What drew you to the world of crime?
I’ve always been a big fan of crime fiction novels ever since I moved on to adult fiction at a young age. As a journalist I have covered many court cases which I find absolutely fascinating. There are many angles of crime you can get caught up in: the victimology, police procedure, the motive of the killer and the forensic detail.
What author (besides yourself) do you think that everyone should read?
I read so much crime and when I find a novel by an author I enjoy I like to read their entire catalogue. My ultimate favourite crime novelist of all time is the wonderful Minette Walters. She really is the queen of the psychological thriller.
Tell us about your new book
My book is set in my home city of Sheffield and centres on the cold case of a double murder committed twenty years previous. My main character, DCI Matilda Darke is given the case to try and solve on her first day back at work after a nine month enforced sabbatical following her handling of her last case. She’s given the case as a PR exercise to appease the press and ease her back into working life. She is a shadow of her former, brilliant self, and has many inner demons to battle to show she is capable of her prestigious job.
The opening of the case leads her to the sole witness; the fragile and haunted Jonathan Harkness. Matilda uncovers a disturbing history of the Harkness family and she has a fight on her hands with everyone involved, including members of her own team, in order to solve the case; some of whom don’t believe she should be allowed to return to work.
By the time the case is solved Matilda is a different person and the structure of her team will be changed forever.
Is there a lot of research that goes in to your books?
Definitely. You can never do enough research. I’ve been among many crime scenes during my time as a journalist but that’s only from a reporter’s point of view. I’ve had to research procedure from the other side of the crime scene tape. Medical procedure needs to be well researched too. I had to re-write a whole chapter once I found out the effects of a knife wound to the stomach.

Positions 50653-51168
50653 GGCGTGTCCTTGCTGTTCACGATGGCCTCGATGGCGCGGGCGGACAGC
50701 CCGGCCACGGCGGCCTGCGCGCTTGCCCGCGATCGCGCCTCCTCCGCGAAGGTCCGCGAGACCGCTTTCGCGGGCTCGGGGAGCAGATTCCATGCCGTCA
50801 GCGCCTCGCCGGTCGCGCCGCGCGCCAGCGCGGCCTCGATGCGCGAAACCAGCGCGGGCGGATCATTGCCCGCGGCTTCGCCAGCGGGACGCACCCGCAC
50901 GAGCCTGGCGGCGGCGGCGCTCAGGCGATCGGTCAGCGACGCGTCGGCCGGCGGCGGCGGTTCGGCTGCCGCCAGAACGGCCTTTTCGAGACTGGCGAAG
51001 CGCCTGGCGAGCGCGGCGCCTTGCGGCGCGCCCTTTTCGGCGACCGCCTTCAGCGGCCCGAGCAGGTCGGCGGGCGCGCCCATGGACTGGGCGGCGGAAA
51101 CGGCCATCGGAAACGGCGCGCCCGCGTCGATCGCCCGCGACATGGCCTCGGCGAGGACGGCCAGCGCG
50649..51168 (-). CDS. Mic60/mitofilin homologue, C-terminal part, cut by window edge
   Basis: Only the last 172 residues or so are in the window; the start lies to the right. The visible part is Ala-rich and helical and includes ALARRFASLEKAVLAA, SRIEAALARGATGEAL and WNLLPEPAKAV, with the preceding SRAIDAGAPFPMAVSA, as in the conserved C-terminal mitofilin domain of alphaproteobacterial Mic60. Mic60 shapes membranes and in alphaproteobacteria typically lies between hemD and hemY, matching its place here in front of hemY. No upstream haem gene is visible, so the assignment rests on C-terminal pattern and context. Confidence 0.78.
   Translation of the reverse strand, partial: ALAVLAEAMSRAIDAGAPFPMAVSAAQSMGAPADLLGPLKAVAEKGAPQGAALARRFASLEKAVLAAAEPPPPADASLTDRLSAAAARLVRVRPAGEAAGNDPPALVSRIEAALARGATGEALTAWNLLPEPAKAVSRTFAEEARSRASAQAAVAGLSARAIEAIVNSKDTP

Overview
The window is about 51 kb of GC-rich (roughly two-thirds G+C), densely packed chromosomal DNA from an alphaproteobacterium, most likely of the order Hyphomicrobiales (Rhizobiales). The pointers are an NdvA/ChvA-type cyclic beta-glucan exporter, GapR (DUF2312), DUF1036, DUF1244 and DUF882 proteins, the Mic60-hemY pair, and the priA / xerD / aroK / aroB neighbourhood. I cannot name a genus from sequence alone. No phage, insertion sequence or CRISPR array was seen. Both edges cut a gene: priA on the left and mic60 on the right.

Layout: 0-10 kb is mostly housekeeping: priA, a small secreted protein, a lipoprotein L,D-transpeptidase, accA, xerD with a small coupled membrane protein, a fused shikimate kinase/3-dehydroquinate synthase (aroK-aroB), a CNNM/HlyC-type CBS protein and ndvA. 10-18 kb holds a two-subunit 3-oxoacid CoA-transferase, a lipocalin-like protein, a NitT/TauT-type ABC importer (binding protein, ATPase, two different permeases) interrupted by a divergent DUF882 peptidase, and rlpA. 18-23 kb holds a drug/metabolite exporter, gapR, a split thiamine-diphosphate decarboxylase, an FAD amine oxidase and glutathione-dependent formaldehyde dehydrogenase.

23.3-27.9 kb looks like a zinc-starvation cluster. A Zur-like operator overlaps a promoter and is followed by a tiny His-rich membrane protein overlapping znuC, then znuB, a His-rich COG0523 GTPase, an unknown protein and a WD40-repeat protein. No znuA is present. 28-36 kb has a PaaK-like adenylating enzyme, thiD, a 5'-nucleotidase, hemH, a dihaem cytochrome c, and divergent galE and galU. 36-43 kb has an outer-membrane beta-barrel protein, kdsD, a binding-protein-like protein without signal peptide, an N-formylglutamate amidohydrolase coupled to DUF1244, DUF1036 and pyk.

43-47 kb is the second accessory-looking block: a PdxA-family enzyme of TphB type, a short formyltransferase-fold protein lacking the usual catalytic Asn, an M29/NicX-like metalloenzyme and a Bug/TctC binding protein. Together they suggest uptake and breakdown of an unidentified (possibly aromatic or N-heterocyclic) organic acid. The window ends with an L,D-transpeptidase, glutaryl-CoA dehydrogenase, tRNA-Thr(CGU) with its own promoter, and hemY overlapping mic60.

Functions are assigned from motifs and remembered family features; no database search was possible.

What are you working on now?
I’m currently working on the second Matilda Darke novel which is set a couple of months after the events in For Reasons Unknown. She’s back to frontline policing but her confidence is still very low. She has an extremely complex investigation on her hands as the events of a double shooting reveal how regular, everyday people have hidden secrets, and present a different face to the public than the one they show at home.
Do you think you could pull off the ‘perfect murder’?
I’ve thought about this ever since I saw my first Columbo. I do have an idea for a novel where someone tries to commit the perfect murder. I think it is possible, as scary as that sounds.
What’s your top tip for aspiring authors?
Definitely research before you start writing. You may have written a brilliant chapter but it will kill you to have to delete it if it’s factually wrong.
What’s your poison?
Anything that’s undetectable in a post-mortem. Or if I’m drinking it I’ll have a large smooth latte if you’re buying.
What’s your method – regular writing schedule, late at night, listening to music – what inspires the magic for you?
I write very detailed notes before I sit down at the laptop to put it all together. I like to do this in a coffee shop with lattes on a loop. When it comes to typing it all up I like to do this at night or in the small hours of the morning. I find this time to be very productive. I do listen to music while typing; mostly film soundtracks. I’m a big fan of Danny Elfman and Marco Beltrami – very haunting and atmospheric.
What’s your favourite pastime (aside from reading/writing)?
I enjoy watching a good drama/thriller film and I have a very close knit group of friends I like to spend time with. I also have a Labrador who is a great companion. He listens to my ramblings about plots and I reward him with long walks and Bonios.